or ack·ton, ake·ton
- a quilted garment worn under mail in the 13th and 14th centuries; gambeson.
Origin of acton
- LordJohn Emerich Edward Dalberg-Acton, 1st Baron, 1834–1902, English historian.
- a former municipal borough in SE England, now part of the London borough of Ealing: center of Puritanism at the time of Cromwell.
- a city in NE Massachusetts.
Examples from the Web for acton
Contemporary Examples of acton
When Acton died in 1953, no will was found and his estate was inherited by Harold.
Acton had no heirs and initially offered to leave his estate to Oxford, but the offer was turned down.
She and her family have been in litigation with NYU over the Acton estate since his death.
Historical Examples of acton
"You are well known as a connoisseur, Mr. Acton," he went on hurriedly.Masterpieces of Mystery
When they were half-way down the street, Acton looked at Nasmyth with a dry smile.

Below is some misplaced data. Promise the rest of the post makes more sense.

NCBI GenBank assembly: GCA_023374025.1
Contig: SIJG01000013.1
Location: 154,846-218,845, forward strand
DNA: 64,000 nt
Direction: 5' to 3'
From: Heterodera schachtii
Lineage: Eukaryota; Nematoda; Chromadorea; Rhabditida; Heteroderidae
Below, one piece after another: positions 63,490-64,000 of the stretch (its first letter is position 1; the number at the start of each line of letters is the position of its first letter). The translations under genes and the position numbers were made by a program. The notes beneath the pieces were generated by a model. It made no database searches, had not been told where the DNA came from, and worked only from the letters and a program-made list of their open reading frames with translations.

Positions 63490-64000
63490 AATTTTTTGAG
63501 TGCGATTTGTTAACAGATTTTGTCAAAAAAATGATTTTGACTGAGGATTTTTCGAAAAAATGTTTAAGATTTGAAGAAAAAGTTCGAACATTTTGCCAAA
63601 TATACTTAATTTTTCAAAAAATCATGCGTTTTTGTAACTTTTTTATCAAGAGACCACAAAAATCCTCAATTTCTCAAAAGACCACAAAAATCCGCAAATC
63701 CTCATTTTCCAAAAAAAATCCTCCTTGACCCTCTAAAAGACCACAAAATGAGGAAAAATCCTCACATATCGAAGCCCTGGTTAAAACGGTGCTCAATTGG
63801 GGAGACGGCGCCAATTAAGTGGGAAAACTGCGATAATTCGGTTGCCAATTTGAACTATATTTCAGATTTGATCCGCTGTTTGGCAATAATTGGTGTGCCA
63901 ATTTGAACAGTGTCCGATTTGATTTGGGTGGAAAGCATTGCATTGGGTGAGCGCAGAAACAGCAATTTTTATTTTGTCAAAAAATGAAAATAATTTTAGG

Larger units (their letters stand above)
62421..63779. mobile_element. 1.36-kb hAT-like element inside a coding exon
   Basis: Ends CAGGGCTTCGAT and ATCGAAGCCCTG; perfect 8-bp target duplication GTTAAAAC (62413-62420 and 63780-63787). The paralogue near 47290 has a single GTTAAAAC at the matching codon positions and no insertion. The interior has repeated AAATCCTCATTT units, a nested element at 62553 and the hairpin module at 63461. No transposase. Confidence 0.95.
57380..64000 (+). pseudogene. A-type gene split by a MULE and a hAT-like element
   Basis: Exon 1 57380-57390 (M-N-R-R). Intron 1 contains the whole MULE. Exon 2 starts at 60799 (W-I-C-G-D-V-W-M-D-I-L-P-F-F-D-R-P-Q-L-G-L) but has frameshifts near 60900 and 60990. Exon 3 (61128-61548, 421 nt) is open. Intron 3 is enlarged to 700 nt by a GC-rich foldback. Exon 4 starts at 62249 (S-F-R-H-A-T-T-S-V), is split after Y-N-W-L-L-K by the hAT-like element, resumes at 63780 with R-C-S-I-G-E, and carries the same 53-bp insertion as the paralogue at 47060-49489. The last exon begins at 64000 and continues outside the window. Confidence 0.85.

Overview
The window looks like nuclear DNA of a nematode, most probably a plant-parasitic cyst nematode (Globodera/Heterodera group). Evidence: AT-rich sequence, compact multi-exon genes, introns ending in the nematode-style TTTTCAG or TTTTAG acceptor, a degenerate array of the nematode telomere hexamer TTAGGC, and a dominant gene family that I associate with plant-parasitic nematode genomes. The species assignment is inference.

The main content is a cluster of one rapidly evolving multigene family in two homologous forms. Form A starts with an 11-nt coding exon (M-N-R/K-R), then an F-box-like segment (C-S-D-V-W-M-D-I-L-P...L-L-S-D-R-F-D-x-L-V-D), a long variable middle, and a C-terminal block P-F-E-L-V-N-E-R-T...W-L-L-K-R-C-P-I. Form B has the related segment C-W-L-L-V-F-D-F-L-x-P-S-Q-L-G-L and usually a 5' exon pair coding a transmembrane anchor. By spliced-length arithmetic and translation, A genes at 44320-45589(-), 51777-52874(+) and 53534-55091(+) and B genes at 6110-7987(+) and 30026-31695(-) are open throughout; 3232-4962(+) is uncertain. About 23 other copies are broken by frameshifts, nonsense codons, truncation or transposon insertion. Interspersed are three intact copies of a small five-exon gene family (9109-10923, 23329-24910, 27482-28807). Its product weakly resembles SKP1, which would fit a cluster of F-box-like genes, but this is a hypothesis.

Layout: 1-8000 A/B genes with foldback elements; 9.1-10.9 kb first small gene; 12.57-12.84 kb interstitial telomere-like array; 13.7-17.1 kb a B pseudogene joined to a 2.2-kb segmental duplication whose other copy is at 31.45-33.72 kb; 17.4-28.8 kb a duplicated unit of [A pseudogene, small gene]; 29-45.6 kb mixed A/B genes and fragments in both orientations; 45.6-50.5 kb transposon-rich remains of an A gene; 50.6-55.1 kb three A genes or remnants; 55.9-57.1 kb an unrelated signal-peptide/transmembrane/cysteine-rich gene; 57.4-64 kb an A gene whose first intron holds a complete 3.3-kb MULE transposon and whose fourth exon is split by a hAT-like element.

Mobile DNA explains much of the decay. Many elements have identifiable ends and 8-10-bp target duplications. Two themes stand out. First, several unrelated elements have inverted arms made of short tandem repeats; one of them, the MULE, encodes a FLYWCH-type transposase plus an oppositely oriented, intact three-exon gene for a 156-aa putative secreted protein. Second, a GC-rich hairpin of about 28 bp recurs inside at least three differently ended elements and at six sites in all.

He broke off abruptly, and just then Acton stepped out from the window.
Mrs. Acton, who sat next to Miss Hamilton, looked up sharply.
Acton, who took the paper from him, was a trifle perplexed when he glanced at it.
- a jacket or jerkin, originally of quilted cotton, worn under a coat of mail
- a leather jacket padded with mail
Word Origin for acton
- a district of the London borough of Ealing
- John Emerich Edward Dalberg, 1st Baron. 1834–1902, English historian: a proponent of Christian liberal ethics and adviser of Gladstone
- his grandfather, Sir John Francis Edward. 1736–1811, European naval commander and statesman: admiral of Tuscany (1774–79) and Naples (1779 onwards) and chief minister of Naples (1779–1806)